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What is the autonomy of EU law, and why does that matter?

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Original languageEnglish
Pages (from-to)9-40
JournalNordic Journal of International Law
Issue number1
Early online date19 Feb 2019
Publication statusE-pub ahead of print - 19 Feb 2019


This article argues that the autonomy of EU law conveys a set of rules and prin- ciples but also constitutes a principle of EU law on its own terms. Its features suggest a distinctive existential character, in light of its internal and external reach but, particularly, a quality of extremity that has come to define its impli- cations. Reflecting on the nature of autonomy matters because of the closing down of space for compromise it produces and what is uncovered about the nature of EU primary law in consequence. The effects of autonomy have prin- cipally concerned the jurisdiction of the Court of Justice, but the wider focus on autonomy of ‘Union decision-making’ as a ‘core principle’ of Brexit negotia- tions, for the EU part, reactivates a more generalised understanding of what the principle commands. That process also tests the extent to which an under- standing of autonomy as an existential principle should be sustained.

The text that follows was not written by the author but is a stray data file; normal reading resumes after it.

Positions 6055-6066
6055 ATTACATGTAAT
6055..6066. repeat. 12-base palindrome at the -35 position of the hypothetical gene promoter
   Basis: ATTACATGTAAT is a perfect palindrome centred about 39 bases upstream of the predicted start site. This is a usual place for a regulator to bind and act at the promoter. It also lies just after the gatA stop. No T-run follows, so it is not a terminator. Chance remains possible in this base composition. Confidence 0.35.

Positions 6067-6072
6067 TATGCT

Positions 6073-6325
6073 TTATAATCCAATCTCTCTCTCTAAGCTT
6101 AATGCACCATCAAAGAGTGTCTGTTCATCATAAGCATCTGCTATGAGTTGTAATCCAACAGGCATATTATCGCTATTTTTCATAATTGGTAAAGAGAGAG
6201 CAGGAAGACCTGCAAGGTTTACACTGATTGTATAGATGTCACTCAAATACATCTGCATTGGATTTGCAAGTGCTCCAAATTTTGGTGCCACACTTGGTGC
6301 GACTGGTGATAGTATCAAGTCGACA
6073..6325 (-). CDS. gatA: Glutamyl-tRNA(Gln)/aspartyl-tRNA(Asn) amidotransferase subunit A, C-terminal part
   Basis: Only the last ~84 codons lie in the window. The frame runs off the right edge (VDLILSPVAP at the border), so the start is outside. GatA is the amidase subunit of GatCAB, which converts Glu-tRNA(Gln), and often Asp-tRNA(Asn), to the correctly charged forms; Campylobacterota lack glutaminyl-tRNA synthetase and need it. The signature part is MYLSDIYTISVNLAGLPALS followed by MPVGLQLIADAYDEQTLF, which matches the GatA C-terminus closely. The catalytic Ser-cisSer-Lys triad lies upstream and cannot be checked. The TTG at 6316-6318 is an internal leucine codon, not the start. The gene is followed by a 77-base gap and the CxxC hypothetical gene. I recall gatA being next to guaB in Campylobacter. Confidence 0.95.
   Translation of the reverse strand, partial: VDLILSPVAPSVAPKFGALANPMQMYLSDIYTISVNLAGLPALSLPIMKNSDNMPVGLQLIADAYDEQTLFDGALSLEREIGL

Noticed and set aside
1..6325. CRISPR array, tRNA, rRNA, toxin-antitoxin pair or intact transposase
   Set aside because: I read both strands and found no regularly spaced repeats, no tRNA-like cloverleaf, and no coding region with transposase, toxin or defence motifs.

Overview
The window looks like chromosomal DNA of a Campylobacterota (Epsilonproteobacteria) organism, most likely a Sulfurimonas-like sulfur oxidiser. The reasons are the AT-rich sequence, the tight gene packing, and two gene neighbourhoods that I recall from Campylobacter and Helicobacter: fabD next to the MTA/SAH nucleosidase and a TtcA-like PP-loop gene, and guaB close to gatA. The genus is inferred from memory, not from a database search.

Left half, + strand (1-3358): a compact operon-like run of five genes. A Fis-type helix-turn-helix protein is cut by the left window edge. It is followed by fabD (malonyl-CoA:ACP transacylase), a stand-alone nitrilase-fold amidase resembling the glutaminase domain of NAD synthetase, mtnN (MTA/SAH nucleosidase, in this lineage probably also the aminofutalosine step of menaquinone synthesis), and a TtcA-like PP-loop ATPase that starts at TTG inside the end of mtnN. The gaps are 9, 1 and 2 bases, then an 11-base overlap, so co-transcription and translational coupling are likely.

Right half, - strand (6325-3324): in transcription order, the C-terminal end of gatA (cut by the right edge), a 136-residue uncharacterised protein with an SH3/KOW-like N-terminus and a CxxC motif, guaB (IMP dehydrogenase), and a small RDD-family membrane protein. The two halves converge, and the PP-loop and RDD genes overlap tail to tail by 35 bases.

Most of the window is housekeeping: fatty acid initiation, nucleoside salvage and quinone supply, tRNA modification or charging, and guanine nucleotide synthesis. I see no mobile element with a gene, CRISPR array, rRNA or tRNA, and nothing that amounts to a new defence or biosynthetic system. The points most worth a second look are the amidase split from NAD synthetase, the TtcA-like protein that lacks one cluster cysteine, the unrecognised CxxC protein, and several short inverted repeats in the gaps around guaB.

Research areas

  • autonomy, general principle, structural principle, existential principle, Court of Justice, Brexit

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